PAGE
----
1. Rhett Miller is indeed a rock & roll songwriter operating without a band – at least at the moment. Besides having a well established solo career which stretches back some twenty years, he is also the lead singer of Old 97’s, one of America’s best bands. The song you quoted is “The Other Shoe” off of the band’s seminal 1996 release “Wreck Your Life”.

  2. “Miller played a short, entertaining set, but I felt throughout that here was a guy who was not really a part of the whole folk troubadour/singer-songwriter thing but a rock & roll songwriter operating without a band. It will be interesting to see how his career develops.”

    Rhett Miller left folk behind in the early 90’s, thankfully. Folk is wonderful, but Miller makes a much better rock and roller than he ever would a folkie.

    As far as his career goes, since you mention he’s new to you, I hope you’ll forgive me if I presume ignorance.

    Rhett Miller is the lead singer and songwriter of the (formerly) alt-country band the Old 97’s (they moved firmly out of the alt-country camp and toward straight-up pop/rock–with a few country flavorings–in 1999, but folks still insist on classifying them as such). He has also released 3 solo records, which have all been rather poppy (he also has a record from his high-school days, which he nowadays avoids mentioning–and with reason).

    Miller is a fantastic songwriter when he’s on his game, and a pretty good one even when off. I’ll leave a few links in case you’re interested.

    The single off his most recent solo album (very pop): http://www.youtube.com/watch?v=4WibrHnbfRI

    “The Other Shoe” (the murder ballad you mention, from the 97s’ ’96 album “Wreck Your Life”): http://www.last.fm/music/Old+97%27s/_/The+Other+Shoe?autostart

    The most recent 97’s album is “Blame it on Gravity,” which can be listened to in its entirety here: http://www.last.fm/music/Old+97%27s/Blame+It+On+Gravity

    Of particular interest are “Dance With Me” (the single, pure rock-and-roll) and “Here’s to the Halcyon” (a very folky rocker about a shipwreck and God). You might also like “I Will Remain,” a 60’s-flavored pop treat.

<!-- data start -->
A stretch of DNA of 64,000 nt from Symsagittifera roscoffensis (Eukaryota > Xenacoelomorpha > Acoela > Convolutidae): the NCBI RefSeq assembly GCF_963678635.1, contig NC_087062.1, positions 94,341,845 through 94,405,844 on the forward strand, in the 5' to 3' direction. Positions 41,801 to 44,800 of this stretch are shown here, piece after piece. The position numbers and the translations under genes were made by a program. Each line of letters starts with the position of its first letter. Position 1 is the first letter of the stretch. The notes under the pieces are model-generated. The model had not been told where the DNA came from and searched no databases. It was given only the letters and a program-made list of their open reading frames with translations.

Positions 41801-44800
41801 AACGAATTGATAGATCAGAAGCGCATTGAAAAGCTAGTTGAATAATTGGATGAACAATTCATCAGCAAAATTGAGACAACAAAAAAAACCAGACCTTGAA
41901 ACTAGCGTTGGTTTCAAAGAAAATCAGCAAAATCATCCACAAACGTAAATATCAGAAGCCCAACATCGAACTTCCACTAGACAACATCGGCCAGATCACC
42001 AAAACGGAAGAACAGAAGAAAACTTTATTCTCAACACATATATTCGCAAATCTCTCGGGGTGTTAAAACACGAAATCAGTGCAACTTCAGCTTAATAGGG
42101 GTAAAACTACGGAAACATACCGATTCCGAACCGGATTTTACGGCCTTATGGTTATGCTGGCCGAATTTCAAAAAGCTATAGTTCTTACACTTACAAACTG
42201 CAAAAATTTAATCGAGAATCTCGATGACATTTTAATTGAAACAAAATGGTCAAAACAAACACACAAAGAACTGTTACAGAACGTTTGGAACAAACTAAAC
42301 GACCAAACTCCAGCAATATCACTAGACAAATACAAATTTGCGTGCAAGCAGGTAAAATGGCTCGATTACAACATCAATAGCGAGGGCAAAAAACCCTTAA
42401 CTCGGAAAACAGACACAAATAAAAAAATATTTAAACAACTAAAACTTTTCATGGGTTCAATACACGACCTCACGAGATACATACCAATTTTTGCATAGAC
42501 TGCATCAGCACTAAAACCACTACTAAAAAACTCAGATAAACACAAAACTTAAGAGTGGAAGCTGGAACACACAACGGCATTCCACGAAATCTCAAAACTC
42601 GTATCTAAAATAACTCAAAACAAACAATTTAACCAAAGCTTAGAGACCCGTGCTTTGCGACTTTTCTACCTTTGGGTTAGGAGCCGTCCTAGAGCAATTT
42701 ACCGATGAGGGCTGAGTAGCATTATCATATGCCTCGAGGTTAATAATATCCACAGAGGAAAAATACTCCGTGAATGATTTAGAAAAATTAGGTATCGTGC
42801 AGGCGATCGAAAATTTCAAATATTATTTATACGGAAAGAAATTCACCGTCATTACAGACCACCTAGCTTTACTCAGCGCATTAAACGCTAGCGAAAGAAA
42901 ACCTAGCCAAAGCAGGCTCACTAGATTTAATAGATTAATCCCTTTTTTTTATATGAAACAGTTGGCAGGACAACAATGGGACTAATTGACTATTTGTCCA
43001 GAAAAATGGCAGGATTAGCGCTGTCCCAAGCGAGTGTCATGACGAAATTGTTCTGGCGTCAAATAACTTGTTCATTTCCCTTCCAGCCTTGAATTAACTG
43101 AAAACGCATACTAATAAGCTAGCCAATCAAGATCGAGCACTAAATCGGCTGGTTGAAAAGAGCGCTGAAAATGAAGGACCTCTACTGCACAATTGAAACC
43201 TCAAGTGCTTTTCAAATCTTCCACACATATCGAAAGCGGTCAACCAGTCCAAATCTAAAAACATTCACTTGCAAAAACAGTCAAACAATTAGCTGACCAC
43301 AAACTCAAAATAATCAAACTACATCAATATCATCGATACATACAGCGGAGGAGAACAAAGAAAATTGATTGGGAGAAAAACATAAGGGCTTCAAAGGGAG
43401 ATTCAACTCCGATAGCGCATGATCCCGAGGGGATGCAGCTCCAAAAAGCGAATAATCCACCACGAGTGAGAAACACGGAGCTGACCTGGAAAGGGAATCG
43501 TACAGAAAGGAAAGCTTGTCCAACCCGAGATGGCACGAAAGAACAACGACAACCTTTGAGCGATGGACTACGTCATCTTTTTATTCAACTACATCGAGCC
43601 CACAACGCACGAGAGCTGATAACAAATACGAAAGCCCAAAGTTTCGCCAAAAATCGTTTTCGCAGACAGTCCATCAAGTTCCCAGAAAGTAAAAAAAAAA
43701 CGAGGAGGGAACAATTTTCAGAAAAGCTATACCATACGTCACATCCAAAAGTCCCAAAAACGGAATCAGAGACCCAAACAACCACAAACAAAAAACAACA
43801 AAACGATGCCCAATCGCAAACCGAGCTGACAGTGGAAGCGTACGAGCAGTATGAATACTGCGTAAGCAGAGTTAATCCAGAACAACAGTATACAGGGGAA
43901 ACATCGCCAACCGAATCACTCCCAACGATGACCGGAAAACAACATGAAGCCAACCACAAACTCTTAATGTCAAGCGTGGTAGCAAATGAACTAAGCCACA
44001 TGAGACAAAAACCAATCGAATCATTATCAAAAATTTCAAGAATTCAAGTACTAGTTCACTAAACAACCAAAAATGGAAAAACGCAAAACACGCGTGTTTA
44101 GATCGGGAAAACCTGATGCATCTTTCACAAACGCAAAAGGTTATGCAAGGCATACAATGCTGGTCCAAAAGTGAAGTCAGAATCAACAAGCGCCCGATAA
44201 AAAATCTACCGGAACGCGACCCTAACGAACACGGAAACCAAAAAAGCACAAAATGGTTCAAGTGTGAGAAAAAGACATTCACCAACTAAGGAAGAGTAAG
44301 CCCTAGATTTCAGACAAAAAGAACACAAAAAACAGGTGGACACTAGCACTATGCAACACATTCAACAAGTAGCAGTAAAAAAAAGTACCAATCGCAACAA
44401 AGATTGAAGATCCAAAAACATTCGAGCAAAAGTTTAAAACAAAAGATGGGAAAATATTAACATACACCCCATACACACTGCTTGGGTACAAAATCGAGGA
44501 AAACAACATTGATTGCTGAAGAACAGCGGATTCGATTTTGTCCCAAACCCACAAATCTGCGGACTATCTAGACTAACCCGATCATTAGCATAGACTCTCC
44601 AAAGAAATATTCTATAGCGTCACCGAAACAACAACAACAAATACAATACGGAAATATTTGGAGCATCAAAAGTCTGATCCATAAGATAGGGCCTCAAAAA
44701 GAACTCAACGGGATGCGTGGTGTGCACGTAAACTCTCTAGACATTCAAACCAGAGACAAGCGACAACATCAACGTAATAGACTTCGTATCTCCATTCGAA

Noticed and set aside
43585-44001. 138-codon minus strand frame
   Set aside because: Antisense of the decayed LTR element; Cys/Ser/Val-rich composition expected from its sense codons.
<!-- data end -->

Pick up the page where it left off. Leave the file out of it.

If you’re more of the country/folk mindset, you might just fall in love with the music of Murry Hammond, the bassist and other songwriter of the Old 97’s. From the album linked above, “The Color of a Lonely Heart is Blue” is a nigh-perfect country song, heartbreaking and beautiful–the kind of song you can (and I have) float from midnight til morning on repeat, sipping whiskey and talking to friends.

    Hammond’s one solo record, “I Don’t Know Where I’m Going But I’m On My Way,” was (and is) my favorite record of 2008: soft, folky, and haunting–and much more sonically interesting than anything the 97’s have ever done. It can be listened to here: http://www.last.fm/music/Murry+Hammond/I+Don%27t+Know+Where+I%27m+Going+But+I%27m+On+My+Way

    ……………

    Apologies for the mini-essay. I’m always a little too eager to share my musical loves. Perhaps you’ll find something here that you can enjoy.

    Best,
    J.M.

  3. P.S. I’m worried that my above comment doesn’t adequately represent the 97’s. Their 1997 album “Too Far to Care” is them at the peak of their alt-country-ness. Most people would argue it’s their best, too. It certainly gives a clear picture of what they’re best known for. Of particular interest are “Timebomb,” “Barrier Reef,” and “Four Leaf Clover.”

    http://music.myspace.com/index.cfm?fuseaction=music.artistalbums&artistid=14209153&ap=0&albumid=8801346

    It’s a shame this is all poor-quality internet streaming.

  4. Thanks for your comments folks….I am now considerably wiser about Rhett Miller than previously and I thank you both for your comments and your time. It’s great to get some responses on here; reminds me I’m not writing in a vacuum!